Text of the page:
I agree with all of the shortcomings time961 posted, but despite these I have personally found bookmarking to work rather well for my projects. The pipeline is like this...

In my bookmarks folder I have a "Projects" folder.
Within my "Projects" folder I have an alphabetic listing of folders with each project's name.
If the project is small, I fill it directly with book marks. I do take the time to add notes, because if the URL does go stale, the notes will let me know what I'm now missing. More often than not, missing information can be replaced in the future with another URL that has the same or more up-to-date information. Additionally Google Desktop searches my bookmarks file, so I just double-click ctrl and can search via keywords that way.

This whole setup is a bit of a hack, but it's worked. I'm hoping either Firefox 3.0 will have a fantastic bookmark manager or a plug-in author creates something truly wonderful for the existing bookmark system.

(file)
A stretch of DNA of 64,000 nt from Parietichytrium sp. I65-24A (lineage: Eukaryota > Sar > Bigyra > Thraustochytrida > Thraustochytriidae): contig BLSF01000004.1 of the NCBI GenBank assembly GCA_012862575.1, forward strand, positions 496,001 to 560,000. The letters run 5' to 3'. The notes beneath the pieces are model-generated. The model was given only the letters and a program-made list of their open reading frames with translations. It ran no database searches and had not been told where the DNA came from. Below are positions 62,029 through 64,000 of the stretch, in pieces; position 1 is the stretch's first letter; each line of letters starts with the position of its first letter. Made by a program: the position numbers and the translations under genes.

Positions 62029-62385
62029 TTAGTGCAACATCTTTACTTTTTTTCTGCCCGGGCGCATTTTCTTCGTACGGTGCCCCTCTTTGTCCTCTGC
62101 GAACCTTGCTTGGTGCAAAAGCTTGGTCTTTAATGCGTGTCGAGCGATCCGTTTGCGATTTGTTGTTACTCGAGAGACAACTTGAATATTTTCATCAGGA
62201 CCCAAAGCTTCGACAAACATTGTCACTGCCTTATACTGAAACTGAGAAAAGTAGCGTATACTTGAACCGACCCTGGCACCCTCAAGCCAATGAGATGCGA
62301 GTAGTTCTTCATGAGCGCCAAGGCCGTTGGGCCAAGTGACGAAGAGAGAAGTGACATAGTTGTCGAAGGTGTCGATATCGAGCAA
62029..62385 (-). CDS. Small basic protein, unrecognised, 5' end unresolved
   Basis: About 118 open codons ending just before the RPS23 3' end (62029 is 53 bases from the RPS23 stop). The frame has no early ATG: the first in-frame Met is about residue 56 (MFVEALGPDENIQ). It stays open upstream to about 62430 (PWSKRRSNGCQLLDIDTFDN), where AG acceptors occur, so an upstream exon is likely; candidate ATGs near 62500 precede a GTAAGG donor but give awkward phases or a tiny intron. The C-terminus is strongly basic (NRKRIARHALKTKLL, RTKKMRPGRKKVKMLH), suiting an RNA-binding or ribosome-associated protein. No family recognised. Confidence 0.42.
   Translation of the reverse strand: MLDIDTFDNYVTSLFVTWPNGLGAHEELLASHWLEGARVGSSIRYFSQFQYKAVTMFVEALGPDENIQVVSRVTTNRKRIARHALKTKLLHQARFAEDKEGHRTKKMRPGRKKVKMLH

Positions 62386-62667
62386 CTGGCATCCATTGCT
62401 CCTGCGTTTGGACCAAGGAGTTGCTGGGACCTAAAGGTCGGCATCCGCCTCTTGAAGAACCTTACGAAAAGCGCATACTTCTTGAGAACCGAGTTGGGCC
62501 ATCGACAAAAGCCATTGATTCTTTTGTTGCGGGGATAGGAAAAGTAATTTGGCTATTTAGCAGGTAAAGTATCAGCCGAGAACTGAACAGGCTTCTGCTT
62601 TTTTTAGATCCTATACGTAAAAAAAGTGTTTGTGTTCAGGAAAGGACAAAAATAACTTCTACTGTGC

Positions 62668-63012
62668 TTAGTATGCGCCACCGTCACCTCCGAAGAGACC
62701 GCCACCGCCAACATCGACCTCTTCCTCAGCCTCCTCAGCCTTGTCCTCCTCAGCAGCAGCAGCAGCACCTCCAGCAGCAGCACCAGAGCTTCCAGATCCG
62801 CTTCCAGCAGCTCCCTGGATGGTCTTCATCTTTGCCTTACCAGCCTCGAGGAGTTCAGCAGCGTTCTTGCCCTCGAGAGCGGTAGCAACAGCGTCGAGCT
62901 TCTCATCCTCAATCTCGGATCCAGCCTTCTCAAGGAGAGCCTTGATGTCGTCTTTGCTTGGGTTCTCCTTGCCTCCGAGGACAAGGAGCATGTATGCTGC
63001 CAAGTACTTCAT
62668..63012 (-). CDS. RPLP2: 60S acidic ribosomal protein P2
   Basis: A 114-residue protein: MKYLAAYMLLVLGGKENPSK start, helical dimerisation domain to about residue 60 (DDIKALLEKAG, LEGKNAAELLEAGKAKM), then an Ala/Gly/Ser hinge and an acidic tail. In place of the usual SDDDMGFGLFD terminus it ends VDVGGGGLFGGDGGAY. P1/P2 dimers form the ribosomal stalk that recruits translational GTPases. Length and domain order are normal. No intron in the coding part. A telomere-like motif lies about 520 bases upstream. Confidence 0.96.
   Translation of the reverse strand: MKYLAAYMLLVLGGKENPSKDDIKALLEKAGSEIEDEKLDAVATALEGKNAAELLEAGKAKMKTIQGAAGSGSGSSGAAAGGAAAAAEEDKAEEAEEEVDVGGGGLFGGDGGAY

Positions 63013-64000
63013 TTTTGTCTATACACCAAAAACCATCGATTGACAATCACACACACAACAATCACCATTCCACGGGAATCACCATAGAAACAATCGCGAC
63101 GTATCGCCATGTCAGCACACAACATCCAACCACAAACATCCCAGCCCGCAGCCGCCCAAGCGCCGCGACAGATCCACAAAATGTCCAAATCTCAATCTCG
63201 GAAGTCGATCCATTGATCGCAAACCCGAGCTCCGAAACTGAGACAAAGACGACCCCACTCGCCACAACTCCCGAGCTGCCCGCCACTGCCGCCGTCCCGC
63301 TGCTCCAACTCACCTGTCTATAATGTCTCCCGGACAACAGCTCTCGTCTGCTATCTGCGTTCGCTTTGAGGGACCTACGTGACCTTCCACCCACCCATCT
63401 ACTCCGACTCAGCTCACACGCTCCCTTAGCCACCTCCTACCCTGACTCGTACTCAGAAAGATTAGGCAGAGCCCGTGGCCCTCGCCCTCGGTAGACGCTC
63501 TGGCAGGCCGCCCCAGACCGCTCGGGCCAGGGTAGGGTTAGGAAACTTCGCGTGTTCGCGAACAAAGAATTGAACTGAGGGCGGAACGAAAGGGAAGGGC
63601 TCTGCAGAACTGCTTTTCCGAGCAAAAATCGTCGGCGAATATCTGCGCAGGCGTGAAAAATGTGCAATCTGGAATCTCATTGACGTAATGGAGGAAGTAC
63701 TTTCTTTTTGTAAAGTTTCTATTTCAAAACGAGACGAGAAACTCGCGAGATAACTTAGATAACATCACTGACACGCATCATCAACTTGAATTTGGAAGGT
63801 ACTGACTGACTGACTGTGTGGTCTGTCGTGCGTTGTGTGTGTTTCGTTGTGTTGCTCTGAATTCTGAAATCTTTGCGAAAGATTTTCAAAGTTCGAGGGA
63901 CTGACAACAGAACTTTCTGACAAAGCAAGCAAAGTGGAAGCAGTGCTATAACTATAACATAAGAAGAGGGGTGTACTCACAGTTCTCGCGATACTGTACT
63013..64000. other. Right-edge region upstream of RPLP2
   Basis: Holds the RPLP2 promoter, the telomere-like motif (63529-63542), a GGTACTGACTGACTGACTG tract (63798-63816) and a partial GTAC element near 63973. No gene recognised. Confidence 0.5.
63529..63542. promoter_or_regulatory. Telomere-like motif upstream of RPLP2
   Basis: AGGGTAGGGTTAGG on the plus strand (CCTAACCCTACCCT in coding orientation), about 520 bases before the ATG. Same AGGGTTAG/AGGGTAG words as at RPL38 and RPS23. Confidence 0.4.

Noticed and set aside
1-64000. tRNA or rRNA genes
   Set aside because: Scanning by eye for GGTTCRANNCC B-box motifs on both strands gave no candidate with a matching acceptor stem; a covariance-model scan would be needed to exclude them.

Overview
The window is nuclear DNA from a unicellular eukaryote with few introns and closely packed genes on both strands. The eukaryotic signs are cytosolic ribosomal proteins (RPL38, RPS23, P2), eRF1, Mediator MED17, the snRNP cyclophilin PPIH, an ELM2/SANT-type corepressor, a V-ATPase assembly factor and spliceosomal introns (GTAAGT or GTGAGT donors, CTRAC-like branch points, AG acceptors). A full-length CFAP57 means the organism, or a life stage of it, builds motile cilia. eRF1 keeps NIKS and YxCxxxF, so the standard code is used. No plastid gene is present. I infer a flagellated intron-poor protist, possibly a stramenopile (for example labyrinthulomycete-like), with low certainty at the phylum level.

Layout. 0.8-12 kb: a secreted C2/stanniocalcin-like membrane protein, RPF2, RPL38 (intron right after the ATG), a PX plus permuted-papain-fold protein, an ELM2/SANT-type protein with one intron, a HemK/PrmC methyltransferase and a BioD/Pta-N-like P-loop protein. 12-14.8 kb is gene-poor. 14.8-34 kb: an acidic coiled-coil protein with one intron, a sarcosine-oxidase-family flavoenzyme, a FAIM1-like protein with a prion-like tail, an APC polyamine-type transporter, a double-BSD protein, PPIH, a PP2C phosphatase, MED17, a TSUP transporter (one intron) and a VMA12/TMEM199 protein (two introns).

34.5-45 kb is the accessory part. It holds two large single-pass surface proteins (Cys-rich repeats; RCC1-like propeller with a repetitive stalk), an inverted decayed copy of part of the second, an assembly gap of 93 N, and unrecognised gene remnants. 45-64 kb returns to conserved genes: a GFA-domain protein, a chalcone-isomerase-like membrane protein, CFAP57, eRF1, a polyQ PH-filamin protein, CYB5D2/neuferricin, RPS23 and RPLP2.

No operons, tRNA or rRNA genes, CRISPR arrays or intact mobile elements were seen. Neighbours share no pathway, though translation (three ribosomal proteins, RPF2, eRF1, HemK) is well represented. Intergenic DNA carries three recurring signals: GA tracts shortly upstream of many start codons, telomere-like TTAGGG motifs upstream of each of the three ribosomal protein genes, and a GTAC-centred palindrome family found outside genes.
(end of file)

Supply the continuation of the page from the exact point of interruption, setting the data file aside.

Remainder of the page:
Opera Notes (2, Insightful)

Gorgeous Si (594753) | more than 7 years ago | (#19268863)

In Opera you can select some text in a webpage, then right-click and select "Copy to note" (Shift-Ctrl-C). Notes are stored in a panel, and double clicking a note will load the webpage it came from. Handy.

Zotero (1)

titchy (750602) | more than 7 years ago | (#19268867)

great research manager, just type zotero in google.

Clever cut&paste (1)

january (906774) | more than 7 years ago | (#19269249)

The most annoying part of web-based research was for me always copy & paste. Each month I am doing a literature digest from my scientific field, which requires me to copy titles, abstract, urls of selected articles. And each journal has another format / layout, furthermore, you sometimes need more than this information, so that manual copying is necessary. Copy, switch to the editor window, paste, switch to the browser window, where the hell am I, copy, ...